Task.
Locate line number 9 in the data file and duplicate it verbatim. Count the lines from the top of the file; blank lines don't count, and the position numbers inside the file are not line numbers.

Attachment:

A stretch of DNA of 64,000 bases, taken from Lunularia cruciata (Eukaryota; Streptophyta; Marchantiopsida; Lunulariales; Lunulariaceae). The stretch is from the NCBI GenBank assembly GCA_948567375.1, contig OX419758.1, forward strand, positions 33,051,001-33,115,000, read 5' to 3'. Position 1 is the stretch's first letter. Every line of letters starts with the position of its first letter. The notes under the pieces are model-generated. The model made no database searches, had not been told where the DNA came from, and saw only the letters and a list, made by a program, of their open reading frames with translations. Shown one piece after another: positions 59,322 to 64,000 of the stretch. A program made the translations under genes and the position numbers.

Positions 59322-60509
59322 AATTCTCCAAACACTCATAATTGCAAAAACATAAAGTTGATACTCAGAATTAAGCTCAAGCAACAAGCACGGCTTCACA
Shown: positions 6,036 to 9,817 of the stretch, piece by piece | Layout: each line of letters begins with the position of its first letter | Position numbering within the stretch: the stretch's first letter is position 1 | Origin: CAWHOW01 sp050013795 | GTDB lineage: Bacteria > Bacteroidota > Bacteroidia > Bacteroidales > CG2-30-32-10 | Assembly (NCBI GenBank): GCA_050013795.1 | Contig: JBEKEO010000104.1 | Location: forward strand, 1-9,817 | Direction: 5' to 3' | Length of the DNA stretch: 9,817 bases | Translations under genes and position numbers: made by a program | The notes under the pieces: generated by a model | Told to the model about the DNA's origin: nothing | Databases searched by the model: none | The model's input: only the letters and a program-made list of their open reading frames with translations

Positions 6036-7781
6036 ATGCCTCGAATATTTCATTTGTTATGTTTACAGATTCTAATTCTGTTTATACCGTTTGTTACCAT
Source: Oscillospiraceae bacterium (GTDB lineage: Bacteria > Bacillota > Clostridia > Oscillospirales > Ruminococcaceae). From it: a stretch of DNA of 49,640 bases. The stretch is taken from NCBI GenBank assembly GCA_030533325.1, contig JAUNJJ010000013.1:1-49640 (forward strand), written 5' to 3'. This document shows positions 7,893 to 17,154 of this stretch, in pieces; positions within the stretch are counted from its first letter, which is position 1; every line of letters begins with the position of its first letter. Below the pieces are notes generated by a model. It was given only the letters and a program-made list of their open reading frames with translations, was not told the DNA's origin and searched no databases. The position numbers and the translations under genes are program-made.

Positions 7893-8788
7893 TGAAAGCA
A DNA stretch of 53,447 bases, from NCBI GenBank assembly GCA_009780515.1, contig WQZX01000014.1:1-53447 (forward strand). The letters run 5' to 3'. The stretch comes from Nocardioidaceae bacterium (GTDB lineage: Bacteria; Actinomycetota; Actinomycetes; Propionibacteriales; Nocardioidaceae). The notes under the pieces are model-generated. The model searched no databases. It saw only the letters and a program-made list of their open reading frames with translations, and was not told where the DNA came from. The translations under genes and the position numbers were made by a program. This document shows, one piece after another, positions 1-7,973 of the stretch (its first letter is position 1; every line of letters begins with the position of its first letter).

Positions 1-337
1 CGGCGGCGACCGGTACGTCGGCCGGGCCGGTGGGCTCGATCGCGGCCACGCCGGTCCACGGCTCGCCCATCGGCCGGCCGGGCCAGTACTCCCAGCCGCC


7893 TGAAAGCA